How do you explain color to someone without sight? It’s a challenge that renders all the normal visual frames of reference completely useless — you can’t say that green is the color of grass, or blue is the color of water, because they haven’t seen those things.
But they have felt them. And a recent post on the list-making site li.st illustrates the powerful connection between color and what we feel. “After a great doctor and a lot of work, I can see just fine now,” wrote a user named Ashley, “but for a while in my childhood, after a period of nothing, all I had was light and dark.” During that time, she explained, her friends and family tried their best to translate feeling into color, reframing sights into experiences that didn’t require the sense at all. Here are a few:
They had me stand outside in the sun. They told me that the heat I was feeling is red. They explained that red is the color of a burn, from heat, embarrassment, or even anger.
They put my hands in their pool. They told me that that sensation I felt while swimming, that omnipresent coolness, that’s blue. Blue feels like relaxation.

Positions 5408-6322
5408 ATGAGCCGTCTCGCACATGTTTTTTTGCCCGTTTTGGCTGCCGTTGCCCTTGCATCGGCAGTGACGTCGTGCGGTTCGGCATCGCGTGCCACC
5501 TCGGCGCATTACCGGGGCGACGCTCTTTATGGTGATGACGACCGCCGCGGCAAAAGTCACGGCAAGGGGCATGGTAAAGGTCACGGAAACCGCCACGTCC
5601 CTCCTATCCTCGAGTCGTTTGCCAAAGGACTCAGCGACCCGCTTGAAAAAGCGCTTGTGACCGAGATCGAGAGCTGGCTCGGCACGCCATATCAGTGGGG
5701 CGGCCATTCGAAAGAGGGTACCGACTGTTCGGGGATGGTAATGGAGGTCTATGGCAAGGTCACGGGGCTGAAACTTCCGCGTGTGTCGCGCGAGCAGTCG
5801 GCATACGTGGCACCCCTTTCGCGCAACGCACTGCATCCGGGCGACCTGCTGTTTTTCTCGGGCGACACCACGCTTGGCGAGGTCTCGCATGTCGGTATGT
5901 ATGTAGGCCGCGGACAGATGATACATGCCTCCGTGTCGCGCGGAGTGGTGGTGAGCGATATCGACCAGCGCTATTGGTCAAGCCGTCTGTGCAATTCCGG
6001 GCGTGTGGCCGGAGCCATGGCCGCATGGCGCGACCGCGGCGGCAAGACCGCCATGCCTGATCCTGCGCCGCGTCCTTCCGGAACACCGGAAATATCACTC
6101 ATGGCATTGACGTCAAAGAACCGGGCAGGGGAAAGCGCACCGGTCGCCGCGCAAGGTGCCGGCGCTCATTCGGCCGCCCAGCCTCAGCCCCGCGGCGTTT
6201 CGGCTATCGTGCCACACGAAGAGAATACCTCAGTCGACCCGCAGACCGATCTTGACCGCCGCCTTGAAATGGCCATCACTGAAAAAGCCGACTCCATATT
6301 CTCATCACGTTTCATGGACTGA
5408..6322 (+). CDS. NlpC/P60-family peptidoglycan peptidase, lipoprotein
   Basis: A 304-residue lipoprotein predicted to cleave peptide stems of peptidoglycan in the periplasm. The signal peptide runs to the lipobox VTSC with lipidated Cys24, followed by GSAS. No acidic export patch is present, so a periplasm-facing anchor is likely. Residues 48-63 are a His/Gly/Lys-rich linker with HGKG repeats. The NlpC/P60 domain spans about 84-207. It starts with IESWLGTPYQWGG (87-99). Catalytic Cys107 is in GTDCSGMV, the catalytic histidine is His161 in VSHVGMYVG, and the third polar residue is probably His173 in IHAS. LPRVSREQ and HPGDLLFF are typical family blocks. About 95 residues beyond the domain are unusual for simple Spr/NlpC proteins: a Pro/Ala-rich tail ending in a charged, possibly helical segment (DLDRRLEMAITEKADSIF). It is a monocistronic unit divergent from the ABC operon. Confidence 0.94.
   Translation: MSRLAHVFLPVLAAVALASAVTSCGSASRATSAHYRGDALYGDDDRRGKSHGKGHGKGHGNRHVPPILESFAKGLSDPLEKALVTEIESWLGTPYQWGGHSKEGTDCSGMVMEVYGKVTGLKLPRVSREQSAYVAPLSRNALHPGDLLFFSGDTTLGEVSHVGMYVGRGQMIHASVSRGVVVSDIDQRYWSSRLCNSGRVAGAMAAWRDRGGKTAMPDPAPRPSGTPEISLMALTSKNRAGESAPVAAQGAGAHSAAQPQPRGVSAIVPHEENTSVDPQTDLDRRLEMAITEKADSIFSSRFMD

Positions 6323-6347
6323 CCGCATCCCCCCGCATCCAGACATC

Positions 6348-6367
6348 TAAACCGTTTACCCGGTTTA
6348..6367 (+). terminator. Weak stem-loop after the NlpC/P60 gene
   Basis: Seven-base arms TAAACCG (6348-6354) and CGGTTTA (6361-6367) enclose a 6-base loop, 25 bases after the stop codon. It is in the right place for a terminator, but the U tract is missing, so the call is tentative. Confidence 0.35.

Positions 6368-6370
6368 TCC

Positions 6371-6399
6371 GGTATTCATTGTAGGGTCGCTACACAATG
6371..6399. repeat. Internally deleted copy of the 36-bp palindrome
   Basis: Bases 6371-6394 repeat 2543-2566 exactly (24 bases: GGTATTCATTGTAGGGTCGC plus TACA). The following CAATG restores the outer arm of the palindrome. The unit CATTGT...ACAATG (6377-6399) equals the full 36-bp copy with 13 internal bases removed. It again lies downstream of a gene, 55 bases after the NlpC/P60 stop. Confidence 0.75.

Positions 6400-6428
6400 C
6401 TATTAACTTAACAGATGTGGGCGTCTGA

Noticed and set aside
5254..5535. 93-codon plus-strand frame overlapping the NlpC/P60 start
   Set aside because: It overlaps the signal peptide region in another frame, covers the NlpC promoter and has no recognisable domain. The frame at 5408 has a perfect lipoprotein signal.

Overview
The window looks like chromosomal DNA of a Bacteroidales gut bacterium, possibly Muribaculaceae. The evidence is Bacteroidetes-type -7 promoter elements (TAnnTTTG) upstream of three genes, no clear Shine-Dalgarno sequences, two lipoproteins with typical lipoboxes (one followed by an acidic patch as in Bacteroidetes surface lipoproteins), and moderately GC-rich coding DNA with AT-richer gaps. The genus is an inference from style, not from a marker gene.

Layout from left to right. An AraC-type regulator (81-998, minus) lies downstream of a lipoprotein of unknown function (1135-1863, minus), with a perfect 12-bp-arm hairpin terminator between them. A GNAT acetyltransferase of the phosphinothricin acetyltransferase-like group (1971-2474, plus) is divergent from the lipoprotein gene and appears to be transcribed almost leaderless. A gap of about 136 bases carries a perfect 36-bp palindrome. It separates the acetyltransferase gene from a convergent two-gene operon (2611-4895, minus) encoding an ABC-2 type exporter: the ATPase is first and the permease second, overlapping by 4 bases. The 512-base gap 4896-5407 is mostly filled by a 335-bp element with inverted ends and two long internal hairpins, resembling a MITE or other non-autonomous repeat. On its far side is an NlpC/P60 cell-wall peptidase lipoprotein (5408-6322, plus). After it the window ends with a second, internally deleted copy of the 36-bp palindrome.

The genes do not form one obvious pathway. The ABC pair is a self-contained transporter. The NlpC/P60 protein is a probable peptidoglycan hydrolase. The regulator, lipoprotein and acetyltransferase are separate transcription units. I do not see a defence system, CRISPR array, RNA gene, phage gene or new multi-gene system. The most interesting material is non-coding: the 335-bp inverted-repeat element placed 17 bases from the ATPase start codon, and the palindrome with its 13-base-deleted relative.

I held soft leaves and wet grass. They told me green felt like life. To this day it is still very much my favorite color.
The post is an interesting reminder that color, something we think of as completely visual, isn’t just seen. A room will feel soothing or energizing, cheerful or gloomy, depending on how it’s painted. One 2010 study asked people to match their mood to a spot on a color wheel; most healthy people chose a sunny yellow, while people with anxiety and depression picked a spectrum of grays. It’s reflected in our idioms — we’re feeling blue, or seeing red, or green with envy. Some people even have emotion-color synesthesia, in which they see a certain color whenever they feel a certain way. (Those pairings don’t necessarily follow the typical patterns, though — one 2012 case report, for example, describes a man who linked green with happiness; in a Reddit thread on synesthesia, users described love as dark blue and sadness as purple.) So tightly bound are color and emotion, it seems, that it’s hard to experience one without the other.